Again, Christians can fabricate excuses for why God did things differently--but that's all just ad hoc. Like Christianity, none of these excuses have been demonstrated to be true. It is even doubtful such excuses would be compatible with Christianity. As noted earlier, God can do essentially anything, so what he does is pretty much limited only by what he wants to do. Christianity says he wants us to be good and set things right, which entails that God wants us to know what is good and how to set things right. Christianity says God wants to do what is good, and his choices are guided by his love of love and his hatred of hatred--therefore anything he designed would be the good and admirable product of a loving being. There is no way to "define away" these conclusions. If any of these conclusions are false, Christianity is false. But these conclusions entail that certain things would be true about our universe that are in fact not true.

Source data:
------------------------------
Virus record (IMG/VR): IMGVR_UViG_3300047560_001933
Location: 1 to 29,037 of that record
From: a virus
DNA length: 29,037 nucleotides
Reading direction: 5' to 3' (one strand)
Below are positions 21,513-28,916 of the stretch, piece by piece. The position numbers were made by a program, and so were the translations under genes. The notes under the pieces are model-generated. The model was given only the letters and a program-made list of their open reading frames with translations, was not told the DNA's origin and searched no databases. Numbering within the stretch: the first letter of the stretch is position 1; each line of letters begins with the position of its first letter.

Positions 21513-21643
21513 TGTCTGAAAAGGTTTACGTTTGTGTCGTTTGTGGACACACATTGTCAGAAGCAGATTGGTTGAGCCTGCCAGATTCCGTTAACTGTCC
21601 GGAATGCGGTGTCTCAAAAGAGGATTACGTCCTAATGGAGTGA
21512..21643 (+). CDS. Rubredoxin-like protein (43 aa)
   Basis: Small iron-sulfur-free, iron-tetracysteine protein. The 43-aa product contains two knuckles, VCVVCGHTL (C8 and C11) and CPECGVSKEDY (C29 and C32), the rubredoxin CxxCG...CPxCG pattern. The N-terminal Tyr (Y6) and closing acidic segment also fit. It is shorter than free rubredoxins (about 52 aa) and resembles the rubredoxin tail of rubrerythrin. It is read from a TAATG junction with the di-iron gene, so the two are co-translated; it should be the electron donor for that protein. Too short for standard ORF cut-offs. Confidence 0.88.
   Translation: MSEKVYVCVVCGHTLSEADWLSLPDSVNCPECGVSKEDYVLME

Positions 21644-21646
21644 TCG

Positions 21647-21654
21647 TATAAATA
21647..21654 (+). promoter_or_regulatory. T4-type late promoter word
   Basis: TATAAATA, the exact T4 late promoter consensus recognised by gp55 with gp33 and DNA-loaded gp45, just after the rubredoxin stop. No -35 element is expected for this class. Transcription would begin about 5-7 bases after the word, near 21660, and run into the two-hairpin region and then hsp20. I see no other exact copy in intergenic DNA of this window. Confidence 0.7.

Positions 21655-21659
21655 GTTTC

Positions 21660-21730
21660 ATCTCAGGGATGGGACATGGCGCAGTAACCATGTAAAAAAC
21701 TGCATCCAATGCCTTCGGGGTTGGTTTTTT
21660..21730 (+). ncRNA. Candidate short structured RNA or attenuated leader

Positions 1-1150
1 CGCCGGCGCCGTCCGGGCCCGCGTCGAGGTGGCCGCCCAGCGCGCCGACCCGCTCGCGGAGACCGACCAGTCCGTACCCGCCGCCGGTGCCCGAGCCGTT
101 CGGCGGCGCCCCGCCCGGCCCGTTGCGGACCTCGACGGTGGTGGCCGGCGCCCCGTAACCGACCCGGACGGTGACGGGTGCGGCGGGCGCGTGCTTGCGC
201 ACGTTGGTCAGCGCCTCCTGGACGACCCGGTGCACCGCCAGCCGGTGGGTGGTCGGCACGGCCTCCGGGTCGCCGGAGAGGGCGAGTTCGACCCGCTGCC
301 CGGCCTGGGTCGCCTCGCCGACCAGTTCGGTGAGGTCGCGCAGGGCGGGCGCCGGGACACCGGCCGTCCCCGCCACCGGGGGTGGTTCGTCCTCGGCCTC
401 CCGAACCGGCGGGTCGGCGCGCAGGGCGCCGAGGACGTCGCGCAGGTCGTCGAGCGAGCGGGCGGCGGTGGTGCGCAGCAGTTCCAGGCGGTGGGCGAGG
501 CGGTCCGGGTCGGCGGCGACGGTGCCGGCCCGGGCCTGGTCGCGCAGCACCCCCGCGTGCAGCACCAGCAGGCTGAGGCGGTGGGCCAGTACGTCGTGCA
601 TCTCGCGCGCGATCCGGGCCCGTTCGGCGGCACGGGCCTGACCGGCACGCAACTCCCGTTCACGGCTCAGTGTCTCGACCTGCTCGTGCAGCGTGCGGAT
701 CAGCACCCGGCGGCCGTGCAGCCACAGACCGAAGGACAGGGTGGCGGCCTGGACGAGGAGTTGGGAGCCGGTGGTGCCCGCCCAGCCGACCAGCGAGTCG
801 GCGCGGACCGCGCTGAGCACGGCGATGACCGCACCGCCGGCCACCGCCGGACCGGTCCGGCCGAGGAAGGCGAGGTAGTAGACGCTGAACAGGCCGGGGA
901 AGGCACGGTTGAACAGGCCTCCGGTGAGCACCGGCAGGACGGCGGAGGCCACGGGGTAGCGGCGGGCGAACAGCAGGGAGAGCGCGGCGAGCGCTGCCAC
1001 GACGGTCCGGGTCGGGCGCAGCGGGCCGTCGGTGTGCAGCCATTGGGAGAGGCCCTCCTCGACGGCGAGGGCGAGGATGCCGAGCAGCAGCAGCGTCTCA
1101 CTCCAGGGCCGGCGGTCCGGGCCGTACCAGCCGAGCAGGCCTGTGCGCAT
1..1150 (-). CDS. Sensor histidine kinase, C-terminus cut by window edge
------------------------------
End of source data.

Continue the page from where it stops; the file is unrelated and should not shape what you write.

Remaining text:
The existence of a divine creator driven by a mission to save humankind, for example, entails that his creation would serve exactly that end, better than any other. And that means he would not design the universe to look exactly like it would have to look if God did not exist. Instead, if I wanted people to know which church was teaching the right way to salvation, I would lead the way for them by protecting all such churches with mysterious energy fields so they would be invulnerable to harm, and its preachers alone would be able to work miracles day after day, such as regenerating lost limbs, raising the dead, or calming storms. The bibles of this church would glow in the dark so they could always be read and would be indestructible--immune to any attempt to mark, burn, or tear them, or change what they said. Indeed, I would regard it as my moral obligation to do things like this, so my children would not be in the dark about who I was and what I was about, so they would be able to find out for sure what was truly good for them.